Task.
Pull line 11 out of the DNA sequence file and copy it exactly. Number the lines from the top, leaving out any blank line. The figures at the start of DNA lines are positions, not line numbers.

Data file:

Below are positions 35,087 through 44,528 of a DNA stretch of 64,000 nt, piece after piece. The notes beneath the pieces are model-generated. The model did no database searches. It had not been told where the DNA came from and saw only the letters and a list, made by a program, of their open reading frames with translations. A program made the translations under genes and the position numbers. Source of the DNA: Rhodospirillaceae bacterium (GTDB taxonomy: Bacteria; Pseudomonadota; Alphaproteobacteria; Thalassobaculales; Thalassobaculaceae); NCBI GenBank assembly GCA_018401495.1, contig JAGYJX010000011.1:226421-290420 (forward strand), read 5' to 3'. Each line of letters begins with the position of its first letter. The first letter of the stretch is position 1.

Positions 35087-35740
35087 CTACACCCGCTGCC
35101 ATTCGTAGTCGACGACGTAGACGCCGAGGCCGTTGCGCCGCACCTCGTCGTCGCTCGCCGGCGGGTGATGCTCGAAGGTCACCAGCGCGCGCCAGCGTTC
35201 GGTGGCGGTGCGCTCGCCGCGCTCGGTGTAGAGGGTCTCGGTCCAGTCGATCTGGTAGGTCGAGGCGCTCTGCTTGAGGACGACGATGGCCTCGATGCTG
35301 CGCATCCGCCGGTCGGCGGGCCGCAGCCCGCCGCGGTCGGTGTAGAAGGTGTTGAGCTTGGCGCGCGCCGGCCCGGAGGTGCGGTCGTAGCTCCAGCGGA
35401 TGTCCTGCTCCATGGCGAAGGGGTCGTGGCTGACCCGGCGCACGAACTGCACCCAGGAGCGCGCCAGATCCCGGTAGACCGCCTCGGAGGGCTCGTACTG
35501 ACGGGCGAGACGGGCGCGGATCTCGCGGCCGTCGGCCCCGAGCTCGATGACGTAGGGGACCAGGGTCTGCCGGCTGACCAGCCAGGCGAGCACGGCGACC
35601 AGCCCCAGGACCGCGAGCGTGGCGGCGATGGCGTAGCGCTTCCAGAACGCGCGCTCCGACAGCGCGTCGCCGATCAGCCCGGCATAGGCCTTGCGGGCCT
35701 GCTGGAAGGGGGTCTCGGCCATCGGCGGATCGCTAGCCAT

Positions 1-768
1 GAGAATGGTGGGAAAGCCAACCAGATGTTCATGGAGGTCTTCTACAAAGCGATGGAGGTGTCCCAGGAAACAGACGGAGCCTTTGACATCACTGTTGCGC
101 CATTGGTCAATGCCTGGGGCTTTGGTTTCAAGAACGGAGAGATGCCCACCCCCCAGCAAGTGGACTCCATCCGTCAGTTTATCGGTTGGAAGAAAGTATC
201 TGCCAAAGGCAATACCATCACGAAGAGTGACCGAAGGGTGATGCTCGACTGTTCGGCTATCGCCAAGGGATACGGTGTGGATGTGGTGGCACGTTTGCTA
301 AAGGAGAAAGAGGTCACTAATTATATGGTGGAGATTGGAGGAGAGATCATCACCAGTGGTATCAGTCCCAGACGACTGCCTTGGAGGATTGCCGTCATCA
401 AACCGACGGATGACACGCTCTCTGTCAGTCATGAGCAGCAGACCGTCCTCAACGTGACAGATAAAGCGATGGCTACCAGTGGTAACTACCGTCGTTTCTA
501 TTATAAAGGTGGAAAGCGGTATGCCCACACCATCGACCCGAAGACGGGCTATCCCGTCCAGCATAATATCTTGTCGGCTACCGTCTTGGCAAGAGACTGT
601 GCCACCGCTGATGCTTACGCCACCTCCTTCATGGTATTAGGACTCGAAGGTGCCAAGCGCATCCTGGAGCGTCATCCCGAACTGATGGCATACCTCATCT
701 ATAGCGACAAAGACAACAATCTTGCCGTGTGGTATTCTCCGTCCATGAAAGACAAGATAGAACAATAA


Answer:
Positions 1-768